What is the clinical significance of the mastoid air cells?
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The mastoid air cells are thought to protect the delicate structures of the ear, regulate ear pressure and possibly protect the temporal bone during trauma. When the mastoid cells become infected or inflamed, often as a result of an unresolved middle ear infection (otitis media), mastoiditis can develop.
What does mastoid air cells mean?
The mastoid cells (also called air cells of Lenoir or mastoid cells of Lenoir) are air-filled cavities within the mastoid process of the temporal bone of the cranium. The mastoid cells are a form of skeletal pneumaticity. Infection in these cells is called mastoiditis.
What does a CT of the mastoid show?
In suspected cases of AM, computerised tomography (CT) of the temporal bone can be a helpful aid for diagnosis and evaluation of potential complications. CT imaging can display information on the state of the middle ear cavity, the mastoid air cells and evaluate for intra- and extra-cranial complications.
What CT scan shows mastoiditis?
CT scanning of the temporal bone is the standard for evaluation of mastoiditis, with published sensitivities ranging from 87-100%.
What causes mastoid air cells?
Mastoiditis is usually caused by a middle ear infection (acute otitis media). The infection may spread from the ear to the mastoid bone of the skull. The mastoid bone fills with infected materials and its honeycomb-like structure may deteriorate. Mastoiditis usually affects children.
What are the types of mastoid air cells?
Agger nasi, Haller’s cells and Onodi cells are some variants described. The mastoid pneumatization and its measurement has also been studied earlier [3, 4].
What causes fluid in the mastoid air cells?
Ear infections or disease in the ear or elsewhere can cause those spaces to fill with fluid, mucus or excess tissue (such as a cholesteatoma, a benign tumor that may grow out of a healing perforated ear drum and cause hearing damage).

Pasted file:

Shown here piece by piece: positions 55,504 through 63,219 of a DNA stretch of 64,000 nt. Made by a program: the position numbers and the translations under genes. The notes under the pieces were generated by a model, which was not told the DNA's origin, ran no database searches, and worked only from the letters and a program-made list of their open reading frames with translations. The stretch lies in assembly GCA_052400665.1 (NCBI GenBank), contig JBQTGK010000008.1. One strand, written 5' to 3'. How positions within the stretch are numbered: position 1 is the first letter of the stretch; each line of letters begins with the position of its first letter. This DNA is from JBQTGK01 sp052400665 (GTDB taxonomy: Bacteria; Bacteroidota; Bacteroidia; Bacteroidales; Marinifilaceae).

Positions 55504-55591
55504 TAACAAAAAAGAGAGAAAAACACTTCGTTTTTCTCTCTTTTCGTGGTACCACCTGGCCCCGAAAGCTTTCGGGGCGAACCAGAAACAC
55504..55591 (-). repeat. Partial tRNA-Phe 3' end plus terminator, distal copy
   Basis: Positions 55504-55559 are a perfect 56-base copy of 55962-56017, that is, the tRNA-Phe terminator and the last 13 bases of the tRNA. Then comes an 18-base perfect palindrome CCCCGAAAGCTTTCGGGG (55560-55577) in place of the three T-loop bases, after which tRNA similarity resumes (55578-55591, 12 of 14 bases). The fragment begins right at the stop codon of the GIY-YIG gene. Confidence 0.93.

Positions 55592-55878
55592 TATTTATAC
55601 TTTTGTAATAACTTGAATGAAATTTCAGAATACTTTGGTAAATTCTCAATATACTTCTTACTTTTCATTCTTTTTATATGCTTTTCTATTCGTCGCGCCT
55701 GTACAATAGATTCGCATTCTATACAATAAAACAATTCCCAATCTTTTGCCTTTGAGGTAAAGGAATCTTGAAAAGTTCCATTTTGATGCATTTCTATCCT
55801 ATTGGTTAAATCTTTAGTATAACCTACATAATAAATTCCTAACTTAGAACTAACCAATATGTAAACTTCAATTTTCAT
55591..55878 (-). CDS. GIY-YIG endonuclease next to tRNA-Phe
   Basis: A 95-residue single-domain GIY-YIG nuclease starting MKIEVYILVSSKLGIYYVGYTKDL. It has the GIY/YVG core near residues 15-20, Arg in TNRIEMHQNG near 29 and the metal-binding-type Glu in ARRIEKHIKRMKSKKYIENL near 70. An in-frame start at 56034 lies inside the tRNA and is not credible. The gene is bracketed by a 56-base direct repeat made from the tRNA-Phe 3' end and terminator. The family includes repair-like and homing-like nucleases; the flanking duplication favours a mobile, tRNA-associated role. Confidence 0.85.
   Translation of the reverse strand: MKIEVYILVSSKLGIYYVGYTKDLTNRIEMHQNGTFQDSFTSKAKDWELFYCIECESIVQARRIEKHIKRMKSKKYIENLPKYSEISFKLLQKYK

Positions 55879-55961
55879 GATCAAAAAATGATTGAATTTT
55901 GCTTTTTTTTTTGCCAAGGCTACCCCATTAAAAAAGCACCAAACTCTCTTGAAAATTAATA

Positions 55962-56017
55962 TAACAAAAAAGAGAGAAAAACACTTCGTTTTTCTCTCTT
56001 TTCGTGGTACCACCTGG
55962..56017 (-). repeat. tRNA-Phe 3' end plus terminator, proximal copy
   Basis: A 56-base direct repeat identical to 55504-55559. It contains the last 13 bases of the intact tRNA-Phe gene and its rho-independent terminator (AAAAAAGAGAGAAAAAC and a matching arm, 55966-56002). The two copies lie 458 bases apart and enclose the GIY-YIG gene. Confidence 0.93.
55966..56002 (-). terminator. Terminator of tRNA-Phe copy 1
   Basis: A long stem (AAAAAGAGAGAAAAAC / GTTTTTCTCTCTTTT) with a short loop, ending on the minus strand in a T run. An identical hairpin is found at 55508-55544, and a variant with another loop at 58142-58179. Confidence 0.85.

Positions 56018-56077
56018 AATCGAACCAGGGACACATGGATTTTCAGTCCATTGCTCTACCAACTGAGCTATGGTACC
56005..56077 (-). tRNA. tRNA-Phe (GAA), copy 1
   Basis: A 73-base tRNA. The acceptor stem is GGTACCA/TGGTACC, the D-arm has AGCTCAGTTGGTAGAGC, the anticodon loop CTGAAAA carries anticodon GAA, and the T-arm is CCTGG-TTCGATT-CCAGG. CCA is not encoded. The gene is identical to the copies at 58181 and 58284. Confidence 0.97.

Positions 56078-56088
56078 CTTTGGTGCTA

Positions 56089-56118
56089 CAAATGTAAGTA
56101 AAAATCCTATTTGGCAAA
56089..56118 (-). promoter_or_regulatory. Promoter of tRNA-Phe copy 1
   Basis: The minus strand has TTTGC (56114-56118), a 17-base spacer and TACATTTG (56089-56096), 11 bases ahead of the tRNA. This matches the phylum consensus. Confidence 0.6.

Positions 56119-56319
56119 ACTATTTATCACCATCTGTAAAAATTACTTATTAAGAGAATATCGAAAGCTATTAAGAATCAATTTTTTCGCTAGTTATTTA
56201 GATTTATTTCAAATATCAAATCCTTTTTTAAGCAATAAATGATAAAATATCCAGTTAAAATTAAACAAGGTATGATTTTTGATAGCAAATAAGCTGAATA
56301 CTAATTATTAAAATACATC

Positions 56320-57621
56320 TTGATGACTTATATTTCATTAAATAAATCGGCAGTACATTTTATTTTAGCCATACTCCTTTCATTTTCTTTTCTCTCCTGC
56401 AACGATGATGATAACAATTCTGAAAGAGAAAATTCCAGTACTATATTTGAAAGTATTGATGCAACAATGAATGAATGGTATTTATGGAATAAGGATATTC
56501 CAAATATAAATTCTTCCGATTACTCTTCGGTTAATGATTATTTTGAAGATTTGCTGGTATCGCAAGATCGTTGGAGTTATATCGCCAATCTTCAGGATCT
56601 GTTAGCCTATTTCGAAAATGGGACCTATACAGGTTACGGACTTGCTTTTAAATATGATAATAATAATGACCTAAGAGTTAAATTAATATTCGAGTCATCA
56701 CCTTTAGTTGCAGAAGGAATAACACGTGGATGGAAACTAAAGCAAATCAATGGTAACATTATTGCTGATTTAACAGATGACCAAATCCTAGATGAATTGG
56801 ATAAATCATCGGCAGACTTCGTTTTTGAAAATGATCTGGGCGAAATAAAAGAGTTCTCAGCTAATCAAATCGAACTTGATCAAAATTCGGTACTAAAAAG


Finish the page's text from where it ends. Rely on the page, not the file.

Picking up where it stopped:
How is the tympanic cavity connected to the mastoid antrum?
Via the aditus ad antrum the tympanic cavity is connected to the mastoid antrum, which is a large aircell superiorly and posteriorly to the tympanic cavity, and communicates with the mastoid air cells.
Are mastoid air cells always present in the middle ear?
Occasionally, they are entirely absent. Mastoid air cells communicate with the middle ear via the mastoid antrum and the aditus ad antrum .
What does a CT scan of the tympanic cavity show?
Axial CT scan in bone window shows opacification in tympanic cavity and destruction of mastoid air cells, caused by glomus jugulotympanicum (arrows) For the most efficient communication with ENT surgeons, GTP should be evaluated according to Glasscock-Jackson classification  (Table 4).
Where is the tympanic cavity located in the ear?
The tympanic cavity is the major portion of the middle ear and contains the ossicles. Via the aditus ad antrum the tympanic cavity is connected to the mastoid antrum, which is a large aircell superiorly and posteriorly to the tympanic cavity, and communicates with the mastoid air cells.